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The Fiscal Cliff and the Stock Market
Today the president announced he will begin negotiations next week with House leaders regarding the impending fiscal cliff, and that he will continue to insist on higher taxes for high income earners. This means more of the same stale mate that has persisted since 2010. At this point, higher tax rates in less than two months are a near certainty, since they are baked into the law with the expiration of the Bush tax cuts and other provisions. It is just a question of how high they will go.
However, another factor is the stock market. The Dow is down about 4 percent since the election, and it dropped about 100 points immediately following the president’s remarks this afternoon. This sort of market action scares politicians of all sorts, and if it continues we can expect significant tax relief.
But will the market continue to dive? Marko Kalonovic of J.P Morgan gives us some idea. In a report issued July 24th he basically predicted the market’s recent decline:
In the second half of 2012 the macro environment likely will continue to be dominated by political risk in developed market countries, with two main sources of political risk: 1) fiscal uncertainly related to US elections in November and 2) handling of European sovereign debt crisis. To gauge the potential impact of US tax regime changes on performance and volatility of the stock market, we have analyzed income, corporate, capital gains, and dividend tax rates and annualized returns of national stock markets for 34 OECD member countries over the past ten years. Our analysis suggests higher tax rates negatively impact national stock market returns and can explain up to ~40% of returns. Statistical analyses imply increased tax rates in hypothetical Democratic Party tax scenario could result in a market decline in 7-15% range, while decreased corporate tax rate in hypothetical Republican Party tax scenario could have a positive market impact in 7-14% range.
By this analysis, the market has further to fall if the president succeeds in negotiating something similar to his preferred outcome. I suspect market action will weigh heavily on next week’s negotiations.
Marko analyzed separately the effect of different types of taxes on market returns and found taxes on corporate income, individual income, and capital gains are all negatively associated with market returns. He found taxes on dividends do not have such an effect, apparently because of the ability of corporations to retain more earnings instead of paying out dividends, and the ability of investors to switch to low-dividend paying stocks. Most pertinently, he found the following effects of the individual income tax:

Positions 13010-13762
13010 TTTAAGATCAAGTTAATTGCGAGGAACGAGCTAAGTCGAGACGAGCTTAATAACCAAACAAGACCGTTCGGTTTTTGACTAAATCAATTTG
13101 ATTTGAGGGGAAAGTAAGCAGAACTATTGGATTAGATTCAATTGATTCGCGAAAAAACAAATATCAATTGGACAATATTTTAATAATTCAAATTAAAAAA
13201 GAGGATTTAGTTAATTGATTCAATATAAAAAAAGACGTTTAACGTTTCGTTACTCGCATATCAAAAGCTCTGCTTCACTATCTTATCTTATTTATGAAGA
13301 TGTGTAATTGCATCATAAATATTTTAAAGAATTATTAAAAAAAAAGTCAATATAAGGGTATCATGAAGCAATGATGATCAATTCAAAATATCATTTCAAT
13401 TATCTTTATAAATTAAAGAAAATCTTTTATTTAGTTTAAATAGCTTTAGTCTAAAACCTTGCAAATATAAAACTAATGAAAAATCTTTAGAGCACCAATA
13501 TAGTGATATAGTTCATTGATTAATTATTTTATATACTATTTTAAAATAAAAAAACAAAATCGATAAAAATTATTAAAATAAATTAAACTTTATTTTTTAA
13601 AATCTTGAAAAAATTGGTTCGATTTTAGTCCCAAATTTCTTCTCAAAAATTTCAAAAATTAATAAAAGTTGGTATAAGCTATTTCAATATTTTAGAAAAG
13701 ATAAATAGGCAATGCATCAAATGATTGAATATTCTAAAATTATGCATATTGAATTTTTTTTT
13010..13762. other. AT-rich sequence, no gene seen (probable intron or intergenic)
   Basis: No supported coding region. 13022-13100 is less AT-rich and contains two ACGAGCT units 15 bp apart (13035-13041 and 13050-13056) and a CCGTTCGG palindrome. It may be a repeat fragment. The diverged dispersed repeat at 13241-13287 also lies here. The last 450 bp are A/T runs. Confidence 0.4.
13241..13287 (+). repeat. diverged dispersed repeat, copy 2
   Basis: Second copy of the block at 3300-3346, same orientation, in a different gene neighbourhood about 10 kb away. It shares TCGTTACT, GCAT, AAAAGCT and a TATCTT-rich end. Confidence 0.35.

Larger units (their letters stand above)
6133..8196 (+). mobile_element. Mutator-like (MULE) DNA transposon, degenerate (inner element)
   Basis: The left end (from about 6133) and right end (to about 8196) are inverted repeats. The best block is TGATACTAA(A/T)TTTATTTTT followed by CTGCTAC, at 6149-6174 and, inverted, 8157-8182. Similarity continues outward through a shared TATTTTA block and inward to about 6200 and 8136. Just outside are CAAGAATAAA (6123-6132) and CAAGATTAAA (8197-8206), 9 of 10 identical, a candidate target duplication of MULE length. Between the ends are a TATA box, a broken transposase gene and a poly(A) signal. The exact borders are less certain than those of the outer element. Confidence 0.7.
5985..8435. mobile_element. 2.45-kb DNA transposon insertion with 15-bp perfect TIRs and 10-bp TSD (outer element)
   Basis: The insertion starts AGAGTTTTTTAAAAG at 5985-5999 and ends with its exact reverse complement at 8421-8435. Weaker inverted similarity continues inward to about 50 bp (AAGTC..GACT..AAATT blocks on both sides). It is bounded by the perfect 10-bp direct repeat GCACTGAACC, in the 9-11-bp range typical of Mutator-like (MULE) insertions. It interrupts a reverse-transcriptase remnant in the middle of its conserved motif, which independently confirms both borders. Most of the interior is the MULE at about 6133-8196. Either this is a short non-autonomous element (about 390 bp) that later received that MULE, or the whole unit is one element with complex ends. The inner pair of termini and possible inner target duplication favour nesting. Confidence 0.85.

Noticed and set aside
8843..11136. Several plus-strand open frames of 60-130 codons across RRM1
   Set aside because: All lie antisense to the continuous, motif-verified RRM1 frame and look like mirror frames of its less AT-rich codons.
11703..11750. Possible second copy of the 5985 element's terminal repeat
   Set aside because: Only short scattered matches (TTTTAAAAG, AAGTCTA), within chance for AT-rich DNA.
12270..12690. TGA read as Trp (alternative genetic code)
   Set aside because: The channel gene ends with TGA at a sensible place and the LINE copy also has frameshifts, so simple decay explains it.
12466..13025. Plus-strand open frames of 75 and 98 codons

Individual income tax rate: The income tax rate in OECD countries has shown strong negative correlation with average market returns – the higher the income tax rate, the lower the average stock market return. This relationship suggests that individuals collectively are likely more efficient than governments in allocating resources to the economy. An additional explanation could be that lower income tax rates enable individuals to save and invest directly, thus propping up stock market. The relationship of market returns and high-income tax rates (OECD data for tax rate at 167% of average income) has been the strongest (statistical significance of 2.9, Figure 1). The low-income tax rate (OECD data for tax rate on 67% of average income) has had a weaker but still positive correlation to market returns (statistical significance of 1.8). Progressivity of income tax rate (defined as difference between tax rate at 167% of average income to tax rate at 67% average income) has shown the strongest impact on stock market returns, with an increase of one percentage point in high-income tax rate relative to low-income tax rate corresponding to lower average annual stock market return of ~0.67% (Figure 2).
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